Are you wondering how to show dominance over your Husky?
Siberian Huskies are hard to train if you don’t act as the alpha dog and earn their respect.
Fortunately, I’ve prepared for your 7 superb Husky training tips to help you establish your role as the pack leader.
Just keep on reading.
7 Superb Tips on How to Show Dominance to Your Husky
Siberian Huskies might be one of the most striking breeds with their wolf-like appearance and piercing blue eyes, but they’re not for timid owners.
Huskies are used to working in a pack with a strict hierarchy and obey only their pack leader.
Since Huskies aren’t eager to please and are among the most dominant dog breeds, many owners have dominant issues with their Husky sooner or later.
If you don’t show dominance over your Husky, they’re going to assume the pack leader position and do as they want.
That spells problems for you and can make training almost impossible.
So, let’s see how you can show your Husky who the boss is.
#1 Don’t Encourage Your Husky to Be Dominant
Usually, a lot of owners are so smitten with their Husky puppy that they encourage dominant behavior without even realizing what they’re doing.
So, don’t be on Husky’s beck and call and come running whenever they want something. Otherwise, you’ll spoil them and confuse them about their position in the house.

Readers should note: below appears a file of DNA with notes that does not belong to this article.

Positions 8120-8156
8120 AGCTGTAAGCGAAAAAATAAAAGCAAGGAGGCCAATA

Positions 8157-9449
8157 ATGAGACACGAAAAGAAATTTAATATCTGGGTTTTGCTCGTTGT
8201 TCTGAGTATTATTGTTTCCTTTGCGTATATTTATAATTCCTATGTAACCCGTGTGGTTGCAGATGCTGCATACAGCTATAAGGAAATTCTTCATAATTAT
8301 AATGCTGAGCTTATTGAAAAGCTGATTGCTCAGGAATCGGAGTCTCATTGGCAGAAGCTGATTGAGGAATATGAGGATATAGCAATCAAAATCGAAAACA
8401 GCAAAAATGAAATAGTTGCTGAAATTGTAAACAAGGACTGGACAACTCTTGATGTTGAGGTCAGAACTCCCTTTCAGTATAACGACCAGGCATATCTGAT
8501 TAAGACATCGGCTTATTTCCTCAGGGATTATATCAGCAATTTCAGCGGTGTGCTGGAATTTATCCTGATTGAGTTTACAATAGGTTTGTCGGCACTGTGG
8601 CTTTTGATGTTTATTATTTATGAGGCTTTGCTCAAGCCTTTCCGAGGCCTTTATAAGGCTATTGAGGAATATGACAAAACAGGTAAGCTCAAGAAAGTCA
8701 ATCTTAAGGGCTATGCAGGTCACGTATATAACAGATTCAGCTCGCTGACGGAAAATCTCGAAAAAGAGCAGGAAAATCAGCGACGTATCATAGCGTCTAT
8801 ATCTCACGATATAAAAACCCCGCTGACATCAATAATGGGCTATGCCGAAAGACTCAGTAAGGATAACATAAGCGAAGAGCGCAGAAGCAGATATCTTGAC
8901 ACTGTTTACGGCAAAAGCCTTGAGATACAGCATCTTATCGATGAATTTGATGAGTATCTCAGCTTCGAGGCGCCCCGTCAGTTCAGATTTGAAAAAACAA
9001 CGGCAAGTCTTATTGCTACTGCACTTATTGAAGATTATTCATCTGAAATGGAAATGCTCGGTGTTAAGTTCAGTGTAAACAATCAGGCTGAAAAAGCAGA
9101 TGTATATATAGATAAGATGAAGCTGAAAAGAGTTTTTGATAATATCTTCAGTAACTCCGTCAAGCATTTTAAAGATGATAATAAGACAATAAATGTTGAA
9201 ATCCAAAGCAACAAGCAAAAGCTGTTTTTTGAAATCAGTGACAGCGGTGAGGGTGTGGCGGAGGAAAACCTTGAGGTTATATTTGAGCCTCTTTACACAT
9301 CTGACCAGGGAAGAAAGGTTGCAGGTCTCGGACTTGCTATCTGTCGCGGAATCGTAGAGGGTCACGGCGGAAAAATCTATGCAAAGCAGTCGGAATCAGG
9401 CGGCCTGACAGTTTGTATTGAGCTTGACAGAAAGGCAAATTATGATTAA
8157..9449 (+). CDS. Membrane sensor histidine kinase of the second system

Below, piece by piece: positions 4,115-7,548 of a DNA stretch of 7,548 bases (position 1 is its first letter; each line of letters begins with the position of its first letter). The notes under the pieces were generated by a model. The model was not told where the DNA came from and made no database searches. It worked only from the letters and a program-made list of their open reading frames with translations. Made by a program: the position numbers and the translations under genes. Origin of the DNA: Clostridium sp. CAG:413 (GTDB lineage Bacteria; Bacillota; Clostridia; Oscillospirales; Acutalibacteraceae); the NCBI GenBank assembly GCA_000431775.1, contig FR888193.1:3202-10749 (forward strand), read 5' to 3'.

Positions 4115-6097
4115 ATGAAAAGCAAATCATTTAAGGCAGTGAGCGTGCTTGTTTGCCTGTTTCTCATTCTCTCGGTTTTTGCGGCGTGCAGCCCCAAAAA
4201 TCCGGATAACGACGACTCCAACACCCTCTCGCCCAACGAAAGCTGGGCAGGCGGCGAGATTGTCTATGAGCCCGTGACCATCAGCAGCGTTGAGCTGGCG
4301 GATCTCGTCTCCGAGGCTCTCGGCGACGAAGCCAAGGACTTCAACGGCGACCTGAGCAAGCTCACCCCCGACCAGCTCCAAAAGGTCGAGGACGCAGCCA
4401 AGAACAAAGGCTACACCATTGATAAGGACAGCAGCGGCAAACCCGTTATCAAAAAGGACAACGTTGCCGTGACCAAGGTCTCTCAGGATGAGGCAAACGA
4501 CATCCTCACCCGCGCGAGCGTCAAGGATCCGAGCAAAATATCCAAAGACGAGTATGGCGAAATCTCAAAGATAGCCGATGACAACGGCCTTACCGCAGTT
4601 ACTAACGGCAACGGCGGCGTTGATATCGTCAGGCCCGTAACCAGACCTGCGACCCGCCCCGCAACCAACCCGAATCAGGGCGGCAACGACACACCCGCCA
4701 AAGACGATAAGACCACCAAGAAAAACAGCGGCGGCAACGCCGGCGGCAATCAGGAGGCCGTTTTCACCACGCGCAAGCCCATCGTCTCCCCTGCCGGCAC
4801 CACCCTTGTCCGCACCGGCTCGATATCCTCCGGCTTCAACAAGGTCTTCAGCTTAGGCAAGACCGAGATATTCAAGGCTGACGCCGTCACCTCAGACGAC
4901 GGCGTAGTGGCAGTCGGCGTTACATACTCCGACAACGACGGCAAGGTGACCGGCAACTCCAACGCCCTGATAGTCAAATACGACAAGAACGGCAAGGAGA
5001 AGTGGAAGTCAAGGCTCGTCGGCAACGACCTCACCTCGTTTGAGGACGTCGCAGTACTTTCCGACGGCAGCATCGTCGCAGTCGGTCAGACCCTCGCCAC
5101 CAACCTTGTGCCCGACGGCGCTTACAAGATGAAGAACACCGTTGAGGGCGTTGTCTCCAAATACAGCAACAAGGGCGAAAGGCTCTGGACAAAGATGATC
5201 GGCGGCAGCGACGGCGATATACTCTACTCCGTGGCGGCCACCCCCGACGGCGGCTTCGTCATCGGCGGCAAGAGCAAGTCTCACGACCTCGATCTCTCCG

You have to show your Husky that they’ll get food and attention on your terms and that whining, growling, or barking won’t get them anywhere.
#2 Make Your Husky “Work” For Meals
One of the easiest ways to show dominance over your Husky is to make them work for their meals.
By working, I mean to get them to obey a command before you give them food. It shows your Husky that they will be fed only when they follow your commands.
This method also reinforces your position as the leader because the alpha always eats first, and the rest of the pack waits.
If your Husky is very dominant, you can make them work for everything. You can ask them to obey a command before you give them toys, treats, or attention.
Such actions reinforce your Husky’s belief that you’re the alpha dog.